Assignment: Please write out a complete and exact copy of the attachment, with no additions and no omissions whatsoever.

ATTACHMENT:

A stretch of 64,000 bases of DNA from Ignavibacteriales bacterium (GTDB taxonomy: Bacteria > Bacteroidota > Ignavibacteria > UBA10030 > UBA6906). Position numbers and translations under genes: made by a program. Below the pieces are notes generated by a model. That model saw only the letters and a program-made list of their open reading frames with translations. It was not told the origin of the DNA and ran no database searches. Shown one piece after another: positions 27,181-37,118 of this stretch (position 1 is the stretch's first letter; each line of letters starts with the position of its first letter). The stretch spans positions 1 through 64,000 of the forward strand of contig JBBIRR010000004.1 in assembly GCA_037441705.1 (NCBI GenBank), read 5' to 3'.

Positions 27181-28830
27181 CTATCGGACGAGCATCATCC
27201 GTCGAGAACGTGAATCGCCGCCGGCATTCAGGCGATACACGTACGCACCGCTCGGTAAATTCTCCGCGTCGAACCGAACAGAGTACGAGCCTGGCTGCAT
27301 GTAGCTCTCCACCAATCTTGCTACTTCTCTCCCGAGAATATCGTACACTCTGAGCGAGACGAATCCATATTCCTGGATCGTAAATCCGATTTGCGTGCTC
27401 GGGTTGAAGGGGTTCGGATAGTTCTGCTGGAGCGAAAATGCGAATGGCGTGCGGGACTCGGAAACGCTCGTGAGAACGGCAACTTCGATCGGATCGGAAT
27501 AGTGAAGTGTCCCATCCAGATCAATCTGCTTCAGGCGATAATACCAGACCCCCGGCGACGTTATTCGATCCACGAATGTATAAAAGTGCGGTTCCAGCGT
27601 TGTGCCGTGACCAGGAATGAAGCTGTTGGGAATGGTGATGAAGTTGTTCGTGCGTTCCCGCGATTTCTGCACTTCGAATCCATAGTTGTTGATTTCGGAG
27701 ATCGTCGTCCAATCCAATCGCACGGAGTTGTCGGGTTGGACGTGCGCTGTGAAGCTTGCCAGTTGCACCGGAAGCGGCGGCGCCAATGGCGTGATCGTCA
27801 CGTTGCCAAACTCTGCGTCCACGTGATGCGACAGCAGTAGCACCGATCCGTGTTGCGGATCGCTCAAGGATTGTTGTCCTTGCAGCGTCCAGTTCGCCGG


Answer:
A stretch of 64,000 bases of DNA from Ignavibacteriales bacterium (GTDB taxonomy: Bacteria > Bacteroidota > Ignavibacteria > UBA10030 > UBA6906). Position numbers and translations under genes: made by a program. Below the pieces are notes generated by a model. That model saw only the letters and a program-made list of their open reading frames with translations. It was not told the origin of the DNA and ran no database searches. Shown one piece after another: positions 27,181-37,118 of this stretch (position 1 is the stretch's first letter; each line of letters starts with the position of its first letter). The stretch spans positions 1 through 64,000 of the forward strand of contig JBBIRR010000004.1 in assembly GCA_037441705.1 (NCBI GenBank), read 5' to 3'.

Positions 27181-28830
27181 CTATCGGACGAGCATCATCC
27201 GTCGAGAACGTGAATCGCCGCCGGCATTCAGGCGATACACGTACGCACCGCTCGGTAAATTCTCCGCGTCGAACCGAACAGAGTACGAGCCTGGCTGCAT
27301 GTAGCTCTCCACCAATCTTGCTACTTCTCTCCCGAGAATATCGTACACTCTGAGCGAGACGAATCCATATTCCTGGATCGTAAATCCGATTTGCGTGCTC
27401 GGGTTGAAGGGGTTCGGATAGTTCTGCTGGAGCGAAAATGCGAATGGCGTGCGGGACTCGGAAACGCTCGTGAGAACGGCAACTTCGATCGGATCGGAAT
27501 AGTGAAGTGTCCCATCCAGATCAATCTGCTTCAGGCGATAATACCAGACCCCCGGCGACGTTATTCGATCCACGAATGTATAAAAGTGCGGTTCCAGCGT
27601 TGTGCCGTGACCAGGAATGAAGCTGTTGGGAATGGTGATGAAGTTGTTCGTGCGTTCCCGCGATTTCTGCACTTCGAATCCATAGTTGTTGATTTCGGAG
27701 ATCGTCGTCCAATCCAATCGCACGGAGTTGTCGGGTTGGACGTGCGCTGTGAAGCTTGCCAGTTGCACCGGAAGCGGCGGCGCCAATGGCGTGATCGTCA
27801 CGTTGCCAAACTCTGCGTCCACGTGATGCGACAGCAGTAGCACCGATCCGTGTTGCGGATCGCTCAAGGATTGTTGTCCTTGCAGCGTCCAGTTCGCCGG